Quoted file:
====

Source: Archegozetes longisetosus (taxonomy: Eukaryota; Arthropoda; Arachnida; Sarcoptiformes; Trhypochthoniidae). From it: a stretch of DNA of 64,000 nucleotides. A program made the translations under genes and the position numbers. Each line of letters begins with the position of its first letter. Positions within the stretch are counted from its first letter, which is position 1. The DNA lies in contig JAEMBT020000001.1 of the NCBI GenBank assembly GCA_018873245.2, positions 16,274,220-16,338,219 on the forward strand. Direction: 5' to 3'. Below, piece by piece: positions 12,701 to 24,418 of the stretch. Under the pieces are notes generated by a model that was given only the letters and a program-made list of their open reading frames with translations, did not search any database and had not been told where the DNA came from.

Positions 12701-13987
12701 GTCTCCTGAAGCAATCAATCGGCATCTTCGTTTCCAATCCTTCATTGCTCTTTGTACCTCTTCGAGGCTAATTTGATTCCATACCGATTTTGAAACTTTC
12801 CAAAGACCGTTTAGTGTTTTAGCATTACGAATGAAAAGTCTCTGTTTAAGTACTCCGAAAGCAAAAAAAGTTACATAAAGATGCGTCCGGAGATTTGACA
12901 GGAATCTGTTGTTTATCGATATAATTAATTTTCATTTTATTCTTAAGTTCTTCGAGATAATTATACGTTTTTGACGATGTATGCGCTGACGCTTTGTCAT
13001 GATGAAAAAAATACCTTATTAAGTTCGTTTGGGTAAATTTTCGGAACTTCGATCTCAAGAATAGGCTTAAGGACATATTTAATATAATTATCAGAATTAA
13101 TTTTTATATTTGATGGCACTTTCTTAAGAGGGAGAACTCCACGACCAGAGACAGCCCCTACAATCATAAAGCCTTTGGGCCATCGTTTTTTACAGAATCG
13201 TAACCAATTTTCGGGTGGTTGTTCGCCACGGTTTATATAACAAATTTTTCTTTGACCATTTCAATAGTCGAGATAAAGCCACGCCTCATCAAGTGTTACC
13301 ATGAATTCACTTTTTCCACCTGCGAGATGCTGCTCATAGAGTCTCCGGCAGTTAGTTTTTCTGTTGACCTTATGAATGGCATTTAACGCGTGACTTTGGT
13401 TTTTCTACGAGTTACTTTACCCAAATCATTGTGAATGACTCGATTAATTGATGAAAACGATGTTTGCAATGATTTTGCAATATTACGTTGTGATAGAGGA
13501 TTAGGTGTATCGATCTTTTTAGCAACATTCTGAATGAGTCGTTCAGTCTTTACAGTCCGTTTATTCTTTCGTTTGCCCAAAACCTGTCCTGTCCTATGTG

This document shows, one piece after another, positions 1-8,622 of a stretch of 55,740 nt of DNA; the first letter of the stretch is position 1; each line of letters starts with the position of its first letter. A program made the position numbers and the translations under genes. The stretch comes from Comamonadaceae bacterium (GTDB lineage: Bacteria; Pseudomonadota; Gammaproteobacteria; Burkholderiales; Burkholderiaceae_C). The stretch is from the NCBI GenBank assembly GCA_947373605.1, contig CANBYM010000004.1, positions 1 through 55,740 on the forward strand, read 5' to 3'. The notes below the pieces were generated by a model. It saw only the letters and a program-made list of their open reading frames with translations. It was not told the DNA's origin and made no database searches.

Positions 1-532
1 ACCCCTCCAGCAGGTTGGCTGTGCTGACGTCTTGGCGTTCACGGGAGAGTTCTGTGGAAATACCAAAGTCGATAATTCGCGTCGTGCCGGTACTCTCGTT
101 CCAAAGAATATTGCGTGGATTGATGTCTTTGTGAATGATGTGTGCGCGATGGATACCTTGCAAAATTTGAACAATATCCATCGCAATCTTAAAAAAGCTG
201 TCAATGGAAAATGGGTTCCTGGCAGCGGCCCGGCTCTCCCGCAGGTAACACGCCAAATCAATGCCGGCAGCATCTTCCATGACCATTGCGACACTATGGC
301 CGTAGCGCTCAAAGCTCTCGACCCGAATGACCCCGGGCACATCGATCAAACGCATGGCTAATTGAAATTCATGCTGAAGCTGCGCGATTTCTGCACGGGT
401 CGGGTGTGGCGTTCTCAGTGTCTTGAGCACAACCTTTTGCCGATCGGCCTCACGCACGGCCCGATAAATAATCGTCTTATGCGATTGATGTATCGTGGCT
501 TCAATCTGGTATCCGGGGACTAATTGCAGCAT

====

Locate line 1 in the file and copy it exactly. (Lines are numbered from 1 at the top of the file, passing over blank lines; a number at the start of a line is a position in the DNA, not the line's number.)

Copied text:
Source: Archegozetes longisetosus (taxonomy: Eukaryota; Arthropoda; Arachnida; Sarcoptiformes; Trhypochthoniidae). From it: a stretch of DNA of 64,000 nucleotides. A program made the translations under genes and the position numbers. Each line of letters begins with the position of its first letter. Positions within the stretch are counted from its first letter, which is position 1. The DNA lies in contig JAEMBT020000001.1 of the NCBI GenBank assembly GCA_018873245.2, positions 16,274,220-16,338,219 on the forward strand. Direction: 5' to 3'. Below, piece by piece: positions 12,701 to 24,418 of the stretch. Under the pieces are notes generated by a model that was given only the letters and a program-made list of their open reading frames with translations, did not search any database and had not been told where the DNA came from.